decided: July 2, 1973.
Appeal from order of Superior Court, Oct. T., 1971, No. 898, affirming judgment of sentence of Court of Common Pleas, Trial Division, of Philadelphia, Sept. T., 1970, No. 1885, in case of Commonwealth of Pennsylvania v. Sherman Edward Burton.
John W. Packel, Assistant Defender, with him Jonathan Miller, Assistant Defender, and Vincent J. Ziccardi, Defender, for appellant.
Milton M. Stein, Assistant District Attorney, with him James Shellenberger and James T. Ranney, Assistant District Attorneys, Richard A. Sprague, First Assistant District Attorney, and Arlen Specter, District Attorney, for Commonwealth, appellee.
Jones, C. J., Eagen, O'Brien, Roberts, Pomeroy, Nix and Manderino, JJ. Opinion by Mr. Justice O'Brien. Mr. Justice Eagen and Mr. Justice Nix concur in the result. Concurring Opinion by Mr. Justice Manderino.
[ 452 Pa. Page 522]
On August 30, 1970, at approximately 4:30 a.m., Stephanie Brown, age fourteen, awoke to find a man in her bedroom. The intruder attacked and raped her. After her assailant fled, Miss Brown called her grandfather and her aunt. A neighbor summoned the police. When the police arrived, Miss Brown gave them a description of her assailant. She stated he was a dark complexioned Negro, weighing approximately 180 pounds, about six feet six inches tall, with a medium bush haircut.
Within five to ten minutes, the police brought four men to Miss Brown's home and showed them to her in a group. She said none of them was her assailant. After these men were released, a fifth man was taken to Miss Brown's home, but again she said he was not her assailant.
A half hour later, the police broadcast Miss Brown's description of her assailant. Immediately thereafter,
[ 452 Pa. Page 523]
appellant was arrested as a result of the police broadcast, as he fit the description given over the radio and was seen walking in the vicinity. Appellant was taken back to Miss Brown's home, where he was identified by her as her assailant. Appellant was then taken to police headquarters, where he was again identified by the victim, this time through a one-way mirror.
Appellant was convicted of forcible rape, statutory rape, and burglary. Consecutive sentences of two to five years' imprisonment and ten years' probation were imposed and the judgment of sentence was affirmed by the Superior Court. We granted allocatur in this case because of our concern with the identification of appellant in the one-to-one confrontation. See Commonwealth v. Whiting, 439 Pa. 205, 266 A.2d 738 (1970). In Whiting, we dealt with a one-man show-up through a one-way mirror and stated that this was a critical stage that requires the accused to have counsel present. However, although in the instant case appellant did not have counsel present, this is not fatal to the Commonwealth's case because in Whiting, supra, we also stated, at page 211, that "the victim's identification may still be admissible if it had an 'independent origin.'"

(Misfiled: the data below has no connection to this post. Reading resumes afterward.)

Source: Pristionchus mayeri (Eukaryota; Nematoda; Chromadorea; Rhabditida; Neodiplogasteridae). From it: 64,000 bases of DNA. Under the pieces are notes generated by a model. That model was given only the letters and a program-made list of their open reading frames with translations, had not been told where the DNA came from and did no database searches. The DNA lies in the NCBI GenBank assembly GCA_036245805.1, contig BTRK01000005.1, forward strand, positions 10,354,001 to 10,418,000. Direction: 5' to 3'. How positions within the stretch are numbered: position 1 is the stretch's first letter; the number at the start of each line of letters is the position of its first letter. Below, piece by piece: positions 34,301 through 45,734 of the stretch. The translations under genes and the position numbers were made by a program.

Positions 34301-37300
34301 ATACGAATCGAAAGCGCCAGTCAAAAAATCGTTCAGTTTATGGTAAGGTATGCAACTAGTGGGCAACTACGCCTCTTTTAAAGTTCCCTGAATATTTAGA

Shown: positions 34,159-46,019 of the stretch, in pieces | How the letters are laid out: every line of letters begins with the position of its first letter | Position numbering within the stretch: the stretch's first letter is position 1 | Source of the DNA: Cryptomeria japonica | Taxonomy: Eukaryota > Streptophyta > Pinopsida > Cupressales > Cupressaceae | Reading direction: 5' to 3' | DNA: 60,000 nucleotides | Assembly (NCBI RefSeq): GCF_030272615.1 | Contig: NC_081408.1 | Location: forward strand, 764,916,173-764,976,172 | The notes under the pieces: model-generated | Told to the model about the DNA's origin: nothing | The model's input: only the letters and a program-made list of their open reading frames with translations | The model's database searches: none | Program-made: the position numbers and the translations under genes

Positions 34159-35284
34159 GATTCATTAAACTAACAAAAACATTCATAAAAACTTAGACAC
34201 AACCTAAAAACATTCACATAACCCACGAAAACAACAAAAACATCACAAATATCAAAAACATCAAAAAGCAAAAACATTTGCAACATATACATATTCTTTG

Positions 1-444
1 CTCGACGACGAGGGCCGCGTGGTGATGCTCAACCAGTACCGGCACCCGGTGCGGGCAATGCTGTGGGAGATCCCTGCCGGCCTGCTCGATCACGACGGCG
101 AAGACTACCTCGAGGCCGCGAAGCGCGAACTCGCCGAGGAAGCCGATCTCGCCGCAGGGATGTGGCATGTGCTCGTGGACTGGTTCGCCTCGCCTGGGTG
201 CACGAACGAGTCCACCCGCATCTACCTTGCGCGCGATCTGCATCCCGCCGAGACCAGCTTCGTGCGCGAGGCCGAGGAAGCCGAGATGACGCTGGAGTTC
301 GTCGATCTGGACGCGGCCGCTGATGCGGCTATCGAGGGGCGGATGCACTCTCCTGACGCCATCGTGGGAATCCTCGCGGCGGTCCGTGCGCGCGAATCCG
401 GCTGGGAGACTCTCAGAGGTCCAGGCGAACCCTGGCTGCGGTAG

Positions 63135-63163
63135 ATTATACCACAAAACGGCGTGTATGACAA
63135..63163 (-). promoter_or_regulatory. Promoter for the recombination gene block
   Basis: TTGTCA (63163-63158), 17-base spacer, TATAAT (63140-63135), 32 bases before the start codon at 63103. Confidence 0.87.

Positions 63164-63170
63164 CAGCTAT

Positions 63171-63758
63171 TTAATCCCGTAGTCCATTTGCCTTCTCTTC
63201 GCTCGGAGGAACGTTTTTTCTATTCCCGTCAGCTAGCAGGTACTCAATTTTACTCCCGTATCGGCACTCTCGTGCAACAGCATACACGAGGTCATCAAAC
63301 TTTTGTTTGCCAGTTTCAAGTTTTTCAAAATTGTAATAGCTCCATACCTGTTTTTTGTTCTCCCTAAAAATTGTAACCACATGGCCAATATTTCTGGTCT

It is clear from the record that Miss Brown had a clear and unobstructed view of appellant during the commission of the crime. Her room was lighted by a mercury-vapor street light shining through her window, and she was no more than six inches from appellant during the crime. Miss Brown's identification was clearly based on observations of appellant other than those afforded by the police when appellant was taken back to the scene, or was seen through the one-way mirror. United States v. Wade, 388 U.S. 218 (1967).
The fact that Miss Brown also referred to the other identifications in her testimony was, at most, harmless error, since she specifically testified as follows: "Q. Is your identification of this defendant in court today --
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What is it based upon? A. That's the man that was in my room."
Judgment of sentence affirmed.
Judgment of sentence affirmed.
Concurring Opinion by Mr. Justice Manderino:
I concur in the majority's decision but for different reasons. Even if an in-court identification has a proper independent basis, the introduction into evidence by the prosecution of out-of-court identifications is reversible error if the out-of-court identifications occurred in violation of the appellant's constitutional rights. Such evidence is subject to a per se exclusionary rule. Gilbert v. California, 388 U.S. 263, 18 L. Ed. 2d 1178, 87 S. Ct. 1951 (1967); Commonwealth v. Whiting, 439 Pa. 205, 211, 266 A.2d 738, 741 (1970).
In this case, however, I concur with the majority's result because the two out-of-court identifications were not obtained in violation of the appellant's constitutional rights. The first out-of-court identification did not result from a confrontation procedure with a potential for substantial prejudice, United States v. Wade, 388 U.S. 218, 18 L. Ed. 2d 1149, 87 S. Ct. 1926 (1967). Therefore, the appellant did not have a constitutional right to the assistance of counsel. During the second out-of-court identification at the jail, the appellant waived his right to the assistance of counsel.
I therefore concur in the affirmance of the judgment of sentence.
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